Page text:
Rethinking Gender Pay Inequity in a More Transparent World
The ADP Research Institute® conducted a study on gender pay inequity to determine the relative contributions of
recruiting, base pay, and incentive pay to an overall gender pay disparity across the U.S. labor market. The study took an
anonymous sample of men and women — newly hired into exempt salaried positions, in the 3rd Quarter of 2010 — and
tracked their base pay, incentive pay, and average total income through December 2016. The study examined disparities in
base pay and incentive pay between genders both at time of hire and after six years of tenure within the same firm.
Some of the most significant findings are:
- A larger proportion of women begin their career at a lower wage compared to men.
- An explicit disparity exists in incentive pay between male and female employees at moment of hire. For employees
with bonus, females start with base salary gap of 82 percent, which deteriorates to 81 percent because of the disparity in incentive
pay gap of 69 percent.
- Younger women fared the worst in incentive pay with a bonus to base ratio of 79 percent that of male counterpart which
widened the gap in total earnings.
- The total earnings gap for women between ages 40-50 widened compared to base salary at the lower and higher end
of the income spectrum because of the wider gap in bonus to base ratio — 74 percent and 82 percent correspondingly.
- Gap in incentive pay in favor of women in the Information industry at 107 percent helped to improve the gap in total
earnings at 89 percent from gap in starting base salary at 87 percent.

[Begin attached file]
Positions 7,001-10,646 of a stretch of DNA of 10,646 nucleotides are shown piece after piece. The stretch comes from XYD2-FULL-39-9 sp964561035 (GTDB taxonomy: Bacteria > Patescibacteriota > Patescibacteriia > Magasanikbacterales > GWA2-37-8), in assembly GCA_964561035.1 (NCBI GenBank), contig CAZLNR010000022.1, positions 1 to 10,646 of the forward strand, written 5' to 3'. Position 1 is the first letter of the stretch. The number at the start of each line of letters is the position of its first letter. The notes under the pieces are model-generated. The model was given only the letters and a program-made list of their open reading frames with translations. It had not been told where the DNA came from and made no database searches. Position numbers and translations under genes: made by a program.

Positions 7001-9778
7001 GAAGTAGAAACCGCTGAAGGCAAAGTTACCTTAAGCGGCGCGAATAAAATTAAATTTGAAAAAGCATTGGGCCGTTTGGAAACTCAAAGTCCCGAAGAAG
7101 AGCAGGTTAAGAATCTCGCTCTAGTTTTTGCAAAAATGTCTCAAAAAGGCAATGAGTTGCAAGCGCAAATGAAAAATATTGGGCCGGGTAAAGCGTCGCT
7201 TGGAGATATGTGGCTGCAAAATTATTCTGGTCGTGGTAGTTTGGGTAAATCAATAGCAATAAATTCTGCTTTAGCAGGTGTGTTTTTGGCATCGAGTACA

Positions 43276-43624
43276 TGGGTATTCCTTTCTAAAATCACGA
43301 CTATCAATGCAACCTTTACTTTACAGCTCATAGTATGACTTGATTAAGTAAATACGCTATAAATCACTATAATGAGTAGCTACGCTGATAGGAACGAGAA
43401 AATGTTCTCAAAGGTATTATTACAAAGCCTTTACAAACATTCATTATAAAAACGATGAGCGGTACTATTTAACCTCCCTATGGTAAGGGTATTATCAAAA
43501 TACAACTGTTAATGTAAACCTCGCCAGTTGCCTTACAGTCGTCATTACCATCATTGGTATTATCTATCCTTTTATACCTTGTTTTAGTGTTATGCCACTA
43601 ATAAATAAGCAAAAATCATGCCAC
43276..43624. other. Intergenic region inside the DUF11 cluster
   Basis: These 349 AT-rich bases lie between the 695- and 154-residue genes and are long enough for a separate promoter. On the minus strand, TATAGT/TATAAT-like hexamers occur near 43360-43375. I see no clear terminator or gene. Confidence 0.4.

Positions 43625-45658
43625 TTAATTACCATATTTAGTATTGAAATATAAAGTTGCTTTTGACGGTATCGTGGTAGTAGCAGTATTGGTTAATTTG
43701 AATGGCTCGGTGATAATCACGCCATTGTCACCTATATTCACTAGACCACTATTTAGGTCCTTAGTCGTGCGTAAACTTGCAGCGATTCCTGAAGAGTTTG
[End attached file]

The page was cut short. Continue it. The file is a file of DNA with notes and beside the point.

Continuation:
- Considering all exempt employees who received bonuses during the six years under study, the differences in average
annual base, bonus, and total earnings between genders are all statistically significant and also across industries.
- The average bonus amount for women was less than two-thirds of the amount paid to men who had equivalent base
pay, age, and tenure. This incentive pay disparity was observed across all age, salary, and industry groups from the
moment of hire and persisted throughout the six-year study window.
- Contrary to popular belief, pay inequality is not driven by the fact that women leave their jobs more frequently.
Across our entire data sample, regardless their age, we saw minimal evidence that women were more likely than
men to quit work.
The authors of the study suggest that lower incentive pay may create a hidden bias against the promotion of qualified
women versus their more highly compensated male peers, because the promotion might reveal a substantial disparity in total
compensation occurring over a period of several years. In other words, lower negotiated incentive pay at time of hire may
become a limiting factor that prevents career advancement years down the road.
Read the full report